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Project Number: 709

Project pseudonym: "Jankyn (John)"

Site: All Saints by the Castle

Feature/Burial Number: 45

Born between: 1000 and 1365

Died between: 1200 and 1365

A boy who died as a child, probably from infectious disease representing the half of the population that never made it to adulthood.

Reconstruction image of a child in medieval Cambridge

Reconstruction image: Mark Gridley

Sometime between 1000 and 1365, most likely after about 1200, a baby was born to a family living in an outlying neighbourhood north of the river in Cambridge. It was a boy. He grew, but slowly; by the time he was 3 or 4, he was the size of a 2-3 year old today, with thin, fragile bones. He possibly suffered from anemia, but this may reflect infectious disease or internal parasites rather than poor nutrition. A sickly child, he had a chronic infection in his left knee, with new bone forming on his leg bones. Another infection or inflammation deposited new bone inside his skull, perhaps giving him headaches. These infections were active for at least several months, and possibly much longer. Then, around 3-4 years old, he died. It may have been from these infections – perhaps meningitis, tuberculosis, sepsis, or some other infection – or from some faster, skeletally invisible killer such as smallpox, typhoid or dysentery, or perhaps from hunger or the combined effect of all of these causes. His family buried him in the consecrated ground of the All Saints by the Castle churchyard.

“Jankyn’s” brief story would have been familiar to families in town and country, in any stratum of society. It was familiar above all among poor people, whose children died in droves as disease, stress and hunger combined to weaken their immune system and undermine their health. The medical details would have varied – obstetric difficulties, respiratory and gastrointestinal infections, malaria, and viral conditions such as whooping cough, measles, and smallpox were all major killers of infants and small children. Many children, perhaps up to half of all those born, died before reaching adulthood. Particularly in the disastrous fourteenth century and onwards, a mother might have 5-10 children during her reproductive years without the population increasing as a result; and the gravediggers were always busy. To look at it another way, every medieval adult represents a success story; almost half of medieval people weren’t so fortunate.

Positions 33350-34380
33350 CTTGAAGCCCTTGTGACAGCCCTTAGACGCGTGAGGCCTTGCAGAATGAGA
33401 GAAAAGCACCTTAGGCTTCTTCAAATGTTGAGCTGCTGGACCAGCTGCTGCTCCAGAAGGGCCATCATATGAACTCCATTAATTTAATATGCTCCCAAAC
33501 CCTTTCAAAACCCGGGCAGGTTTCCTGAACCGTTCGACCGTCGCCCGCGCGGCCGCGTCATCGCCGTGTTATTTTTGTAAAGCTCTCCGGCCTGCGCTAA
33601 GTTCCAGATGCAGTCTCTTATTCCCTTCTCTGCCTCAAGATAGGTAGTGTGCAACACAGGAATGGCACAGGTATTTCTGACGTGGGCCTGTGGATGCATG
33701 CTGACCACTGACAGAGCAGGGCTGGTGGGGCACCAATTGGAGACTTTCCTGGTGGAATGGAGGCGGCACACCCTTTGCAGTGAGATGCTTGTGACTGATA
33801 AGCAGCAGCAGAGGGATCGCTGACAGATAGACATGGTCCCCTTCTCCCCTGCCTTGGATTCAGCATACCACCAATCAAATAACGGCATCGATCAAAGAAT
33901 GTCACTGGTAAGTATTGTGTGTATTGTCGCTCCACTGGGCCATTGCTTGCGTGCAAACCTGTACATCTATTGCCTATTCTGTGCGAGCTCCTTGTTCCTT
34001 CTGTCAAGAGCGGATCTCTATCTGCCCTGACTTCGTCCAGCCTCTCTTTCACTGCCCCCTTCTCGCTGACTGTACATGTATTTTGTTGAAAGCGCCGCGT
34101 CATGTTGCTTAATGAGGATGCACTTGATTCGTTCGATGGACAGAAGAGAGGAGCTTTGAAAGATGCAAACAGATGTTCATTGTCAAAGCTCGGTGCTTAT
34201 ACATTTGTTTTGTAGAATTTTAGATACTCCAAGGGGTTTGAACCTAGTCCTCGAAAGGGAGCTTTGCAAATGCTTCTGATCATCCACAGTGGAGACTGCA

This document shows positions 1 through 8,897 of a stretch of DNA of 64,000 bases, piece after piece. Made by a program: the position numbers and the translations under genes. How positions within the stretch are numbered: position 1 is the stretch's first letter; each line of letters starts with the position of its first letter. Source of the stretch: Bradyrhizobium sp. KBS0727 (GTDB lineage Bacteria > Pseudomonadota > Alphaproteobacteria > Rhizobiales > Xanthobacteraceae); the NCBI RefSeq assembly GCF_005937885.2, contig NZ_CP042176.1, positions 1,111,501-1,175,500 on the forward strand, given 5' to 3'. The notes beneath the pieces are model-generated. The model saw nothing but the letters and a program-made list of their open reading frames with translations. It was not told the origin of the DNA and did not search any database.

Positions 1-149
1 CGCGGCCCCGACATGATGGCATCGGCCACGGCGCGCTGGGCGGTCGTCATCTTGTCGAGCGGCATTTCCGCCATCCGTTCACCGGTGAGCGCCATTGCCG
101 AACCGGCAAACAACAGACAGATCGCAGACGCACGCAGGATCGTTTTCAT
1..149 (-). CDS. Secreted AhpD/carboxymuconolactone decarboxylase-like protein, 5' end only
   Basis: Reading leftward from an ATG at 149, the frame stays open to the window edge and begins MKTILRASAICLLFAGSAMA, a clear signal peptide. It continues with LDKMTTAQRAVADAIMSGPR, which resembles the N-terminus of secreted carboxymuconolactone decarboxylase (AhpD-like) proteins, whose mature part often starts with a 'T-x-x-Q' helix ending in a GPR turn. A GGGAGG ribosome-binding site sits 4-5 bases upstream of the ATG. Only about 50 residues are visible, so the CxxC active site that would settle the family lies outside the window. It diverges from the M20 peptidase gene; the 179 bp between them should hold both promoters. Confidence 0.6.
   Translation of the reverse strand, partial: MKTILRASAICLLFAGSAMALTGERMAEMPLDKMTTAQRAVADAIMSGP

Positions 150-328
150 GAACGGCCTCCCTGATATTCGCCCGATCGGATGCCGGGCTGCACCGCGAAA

Notes on interpretation/open questions

  • Though he was chosen to illustrate the c. 50% of people dying in childhood, mostly from infectious disease, we’ve opted to show him playing with other children rather than being ill or dying. Hopefully that gives more of his point of view on the world.

  • Because they are remodelling and growing so quickly, children’s skeletons often do not show much evidence of illness, activity, and so on (other than the fact itself that the person died as a child); PSN 709's skeleton is a bit unusual that it shows evidence of infection in several distinct locations. Though we cannot diagnose the specific disease(s) he had, his lesions indicate that these infections were chronic, protracted conditions rather than sudden and acute ones.

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